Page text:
We have the same style of packaging that was used on the Complete Eighth Season release on this set, with the two slim cases. But the packaging is actually pretty creative this time... it seems that they’ve done a “NO MA’AM” handbook, or something along those lines. The slim case that holds Discs 1 and 2 has a picture of the Founder (Al Bundy) and the slim case that holds Disc 3 has a picture of the Secretary (Jefferson D’Arcy). Inside the case for Discs 1 and 2, in addition to the discs of course, you’ll find the “Ten Commandments of NO MA’AM.” Inside of the case for Disc 3, you’ll find Al’s letter to “Syko Dad,” as he wrote to him on the two-part episode “I Want My Psycho Dad.” Discs 1 and 2 each contain 10 episodes, while Disc 3 contains 8 episodes and the Minisodes.

Menu Design and Navigation:

The menus are in the toilet--literally. The main menu on each screen shows you a toilet (with the seat left up) and gives you options of Play All, Episode Selection, and (on Disc 3) Minisodes. The menu options re fairly straightforward. The Episode Selection menu gives you a choice of three episodes per menu, laid out with snapshots from the episode. Scene selection menus aren’t present on the set, but there are chapters at all of the appropriate places.

Video and Audio Quality:

The video quality of the episodes could be better, but it isn’t a total disaster. The same can be said for the audio. Even though it is presented in Dolby Digital Surround Sound, it doesn’t sound all that clear. Closed-captioning is available on all of the episodes.

Once again, the theme song has been replaced with the “fake” theme song, which is annoying but bearable. The biggest problem comes with the fact that many of the episodes have their original closing credit scenes altered to a “freeze frame” to accommodate new closing credits. I don’t understand why they couldn’t just find some original source video and rolled the closing credits over that. There ARE a few instances in this season where music replacement within the episodes is an issue, but in each case, the original music was only used in the original airing of the episode and already replaced by the time the series went into syndication. In fact, on some of the episodes, the “original” music was removed after the initial airing, and not even used on the repeats as aired by Fox, which makes it seem that the replacement music was at least planned when creating the episodes. But there is one interesting case of music that was NOT removed. In the “No Pot to Pease In” episode, listen carefully to the background music when Kelly tells the producer about her family--you’ll notice that it is the original (as in the one we know and love from watching the series on TV) closing theme from the series! Aside from the music issues, the episodes appear to be mostly unedited, with runtimes as follows:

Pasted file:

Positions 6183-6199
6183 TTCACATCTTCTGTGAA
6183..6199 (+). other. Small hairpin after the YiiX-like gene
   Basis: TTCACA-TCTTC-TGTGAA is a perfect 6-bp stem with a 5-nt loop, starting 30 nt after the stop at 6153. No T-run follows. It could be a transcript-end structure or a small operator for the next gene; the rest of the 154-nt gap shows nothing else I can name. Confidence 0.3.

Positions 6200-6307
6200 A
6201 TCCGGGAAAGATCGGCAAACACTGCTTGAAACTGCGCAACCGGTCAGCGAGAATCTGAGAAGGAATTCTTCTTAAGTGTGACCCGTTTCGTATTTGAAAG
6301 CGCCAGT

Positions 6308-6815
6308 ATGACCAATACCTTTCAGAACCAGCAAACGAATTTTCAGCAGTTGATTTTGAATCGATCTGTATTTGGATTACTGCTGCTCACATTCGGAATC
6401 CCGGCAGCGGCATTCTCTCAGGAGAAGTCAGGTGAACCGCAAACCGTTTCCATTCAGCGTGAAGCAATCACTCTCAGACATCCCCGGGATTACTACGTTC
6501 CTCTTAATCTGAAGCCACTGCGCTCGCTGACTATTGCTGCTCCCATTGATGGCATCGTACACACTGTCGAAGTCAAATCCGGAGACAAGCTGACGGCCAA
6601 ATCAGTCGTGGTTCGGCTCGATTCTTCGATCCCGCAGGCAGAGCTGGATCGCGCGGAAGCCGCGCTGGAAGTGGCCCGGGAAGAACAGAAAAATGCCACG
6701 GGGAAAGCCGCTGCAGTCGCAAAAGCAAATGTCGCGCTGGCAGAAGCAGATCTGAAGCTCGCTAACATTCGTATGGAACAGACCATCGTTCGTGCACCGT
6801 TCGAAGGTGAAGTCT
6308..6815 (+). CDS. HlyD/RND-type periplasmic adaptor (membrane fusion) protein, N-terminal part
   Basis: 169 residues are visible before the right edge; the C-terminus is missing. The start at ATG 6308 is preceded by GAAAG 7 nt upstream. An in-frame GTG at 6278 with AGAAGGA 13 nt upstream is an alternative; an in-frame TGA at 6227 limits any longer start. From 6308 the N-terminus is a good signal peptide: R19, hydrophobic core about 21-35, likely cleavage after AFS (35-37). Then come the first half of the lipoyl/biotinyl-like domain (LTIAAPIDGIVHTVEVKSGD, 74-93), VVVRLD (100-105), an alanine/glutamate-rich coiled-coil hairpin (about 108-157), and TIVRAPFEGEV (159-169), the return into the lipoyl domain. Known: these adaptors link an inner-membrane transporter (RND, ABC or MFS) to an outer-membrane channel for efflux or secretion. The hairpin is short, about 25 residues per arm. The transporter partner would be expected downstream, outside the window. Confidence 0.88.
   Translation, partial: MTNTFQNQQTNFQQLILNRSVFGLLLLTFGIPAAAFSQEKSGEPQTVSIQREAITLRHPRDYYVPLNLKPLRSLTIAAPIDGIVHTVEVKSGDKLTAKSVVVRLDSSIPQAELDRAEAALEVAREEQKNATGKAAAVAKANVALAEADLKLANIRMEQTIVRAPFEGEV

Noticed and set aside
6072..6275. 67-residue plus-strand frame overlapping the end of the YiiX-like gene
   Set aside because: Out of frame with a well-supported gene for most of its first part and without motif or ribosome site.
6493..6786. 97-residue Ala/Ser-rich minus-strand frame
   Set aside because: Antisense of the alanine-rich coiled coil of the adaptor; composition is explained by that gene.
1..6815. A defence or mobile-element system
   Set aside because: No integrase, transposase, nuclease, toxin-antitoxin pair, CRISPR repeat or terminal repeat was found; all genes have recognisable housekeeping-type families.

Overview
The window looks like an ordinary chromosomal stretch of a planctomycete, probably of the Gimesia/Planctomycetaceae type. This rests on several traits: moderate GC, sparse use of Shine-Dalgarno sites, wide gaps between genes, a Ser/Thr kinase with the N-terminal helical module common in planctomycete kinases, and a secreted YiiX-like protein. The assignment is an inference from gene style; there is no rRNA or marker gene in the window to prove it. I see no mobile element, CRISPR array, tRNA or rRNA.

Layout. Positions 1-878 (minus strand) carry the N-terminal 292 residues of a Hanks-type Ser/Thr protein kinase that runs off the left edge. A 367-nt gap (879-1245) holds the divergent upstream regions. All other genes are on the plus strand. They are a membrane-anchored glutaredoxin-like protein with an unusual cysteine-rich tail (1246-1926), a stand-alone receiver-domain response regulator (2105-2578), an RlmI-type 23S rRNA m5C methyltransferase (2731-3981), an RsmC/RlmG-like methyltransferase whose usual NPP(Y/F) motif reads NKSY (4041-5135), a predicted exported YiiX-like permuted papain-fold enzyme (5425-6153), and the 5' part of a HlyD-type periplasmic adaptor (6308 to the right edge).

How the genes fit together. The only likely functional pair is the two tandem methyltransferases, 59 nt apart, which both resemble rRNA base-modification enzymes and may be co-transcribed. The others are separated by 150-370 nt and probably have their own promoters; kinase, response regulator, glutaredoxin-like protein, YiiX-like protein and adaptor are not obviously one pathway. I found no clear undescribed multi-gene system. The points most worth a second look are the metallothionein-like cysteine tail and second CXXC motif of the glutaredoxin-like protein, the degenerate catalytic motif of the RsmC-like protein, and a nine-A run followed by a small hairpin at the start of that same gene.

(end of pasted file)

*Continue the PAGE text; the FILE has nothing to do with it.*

Disc 1:
1. Shoeway to Heaven (22:05)
2. Driving Mr. Boondy (22:31)